privato property by the power of eninent domain is receipt of rents from the assignees of the leasehold es. the use by or for the government, the general public tate does not absolvo such lessee from liability on his or some portion of it; and not the use by or for parexpress covenant. See ('rawford v. (hapman, 17 Ohio,
ticular individuals, or for the benefit of certain estates. 419; Masury v. Southworih, 9 Ohio St. 3-10. A perpet The use may be limited to the inhabitants of a small ual leasehold estate is not a fee-simple, although by locality, but the benefit must be in common,and not to our statutes it has many incidents of a fee-simple es
a very few persons or estates. ('ostar r. Tide-Water Co, tate. Taylor v. De Bus, 31 Ohio St. 464. The fee sim supra; Talbot v. Iludson, 16 Gray, 117, 121; Gilmer r. ple remains in the lessor, his heirs and assigns, the Lime Point, 18 ('al. 2:2). The prosperity of each indiprincipal value of which is the right to the rents re vidual conduces in a certain sense to the public welserved by the lease. And the right to sue for and re fare, but this fact is not a sufficient reason for taking cover rents follows the fee-simple estate, and the action other private property to increase the prosperity of intherefor must be in the name of the owner of the fee dividual men. The draining of marshes and ponds at the time the rent accrues. As to the fact that the may be for the promotion of the public health, and so plaintiff below, as well as her predecessors in interest, become a public object; but the drainage of farms to had received rent from the owners of the leasehold af render them more productive, is not such an object. ter the defendant had assigned and transferred all his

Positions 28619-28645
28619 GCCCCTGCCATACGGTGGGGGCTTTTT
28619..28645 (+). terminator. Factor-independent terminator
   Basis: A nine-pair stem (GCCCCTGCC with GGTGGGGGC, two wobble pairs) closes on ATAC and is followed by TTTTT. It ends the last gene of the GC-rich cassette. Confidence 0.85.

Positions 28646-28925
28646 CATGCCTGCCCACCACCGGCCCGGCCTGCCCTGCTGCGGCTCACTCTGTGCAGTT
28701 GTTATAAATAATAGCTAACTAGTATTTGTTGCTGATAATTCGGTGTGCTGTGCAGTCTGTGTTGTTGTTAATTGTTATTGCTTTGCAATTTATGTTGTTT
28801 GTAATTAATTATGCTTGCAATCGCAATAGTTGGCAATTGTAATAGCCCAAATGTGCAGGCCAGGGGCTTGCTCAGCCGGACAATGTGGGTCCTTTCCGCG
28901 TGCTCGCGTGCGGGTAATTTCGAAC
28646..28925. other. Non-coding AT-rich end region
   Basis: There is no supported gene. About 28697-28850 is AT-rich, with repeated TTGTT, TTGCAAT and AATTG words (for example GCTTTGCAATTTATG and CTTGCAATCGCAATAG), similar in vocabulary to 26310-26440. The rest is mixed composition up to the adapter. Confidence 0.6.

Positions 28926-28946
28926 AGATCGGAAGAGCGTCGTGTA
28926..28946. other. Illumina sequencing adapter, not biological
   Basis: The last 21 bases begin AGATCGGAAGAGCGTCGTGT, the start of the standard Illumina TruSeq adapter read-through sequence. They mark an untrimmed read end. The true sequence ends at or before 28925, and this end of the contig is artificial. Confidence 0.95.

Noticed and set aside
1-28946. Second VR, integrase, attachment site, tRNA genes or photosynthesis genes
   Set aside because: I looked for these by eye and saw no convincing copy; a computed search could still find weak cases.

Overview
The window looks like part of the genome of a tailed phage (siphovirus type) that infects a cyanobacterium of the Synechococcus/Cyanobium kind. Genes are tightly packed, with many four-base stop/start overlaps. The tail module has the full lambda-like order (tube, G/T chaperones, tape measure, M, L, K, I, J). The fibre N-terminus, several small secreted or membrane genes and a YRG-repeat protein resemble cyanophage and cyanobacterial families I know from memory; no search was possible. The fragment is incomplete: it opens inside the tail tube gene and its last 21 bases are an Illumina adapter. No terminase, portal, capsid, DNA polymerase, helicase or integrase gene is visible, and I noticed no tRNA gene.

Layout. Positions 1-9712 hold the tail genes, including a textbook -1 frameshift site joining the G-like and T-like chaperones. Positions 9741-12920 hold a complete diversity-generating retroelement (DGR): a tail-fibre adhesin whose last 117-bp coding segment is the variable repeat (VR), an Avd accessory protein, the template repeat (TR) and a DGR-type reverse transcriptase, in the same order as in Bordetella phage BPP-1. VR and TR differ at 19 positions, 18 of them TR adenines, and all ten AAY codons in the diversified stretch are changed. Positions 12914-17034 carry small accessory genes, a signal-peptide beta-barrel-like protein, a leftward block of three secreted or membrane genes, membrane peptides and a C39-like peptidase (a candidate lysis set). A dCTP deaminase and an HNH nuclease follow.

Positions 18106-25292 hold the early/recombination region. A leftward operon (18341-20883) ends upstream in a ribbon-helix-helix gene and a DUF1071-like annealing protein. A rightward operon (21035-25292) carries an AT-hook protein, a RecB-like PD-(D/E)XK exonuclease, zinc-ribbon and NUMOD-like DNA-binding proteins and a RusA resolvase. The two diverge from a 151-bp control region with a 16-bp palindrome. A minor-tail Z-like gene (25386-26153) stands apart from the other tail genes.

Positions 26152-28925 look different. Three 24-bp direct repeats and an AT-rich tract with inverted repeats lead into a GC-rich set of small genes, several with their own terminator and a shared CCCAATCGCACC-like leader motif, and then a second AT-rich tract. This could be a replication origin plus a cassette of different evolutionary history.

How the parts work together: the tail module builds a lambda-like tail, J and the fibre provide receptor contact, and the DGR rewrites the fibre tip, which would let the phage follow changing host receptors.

Anderson v. Kerns Draining Co., 14 Ind. 199. VICinterest therein, it will be sufficient to refer to Sutlil | Quillen v. Hutton. Opinion by Follett, J.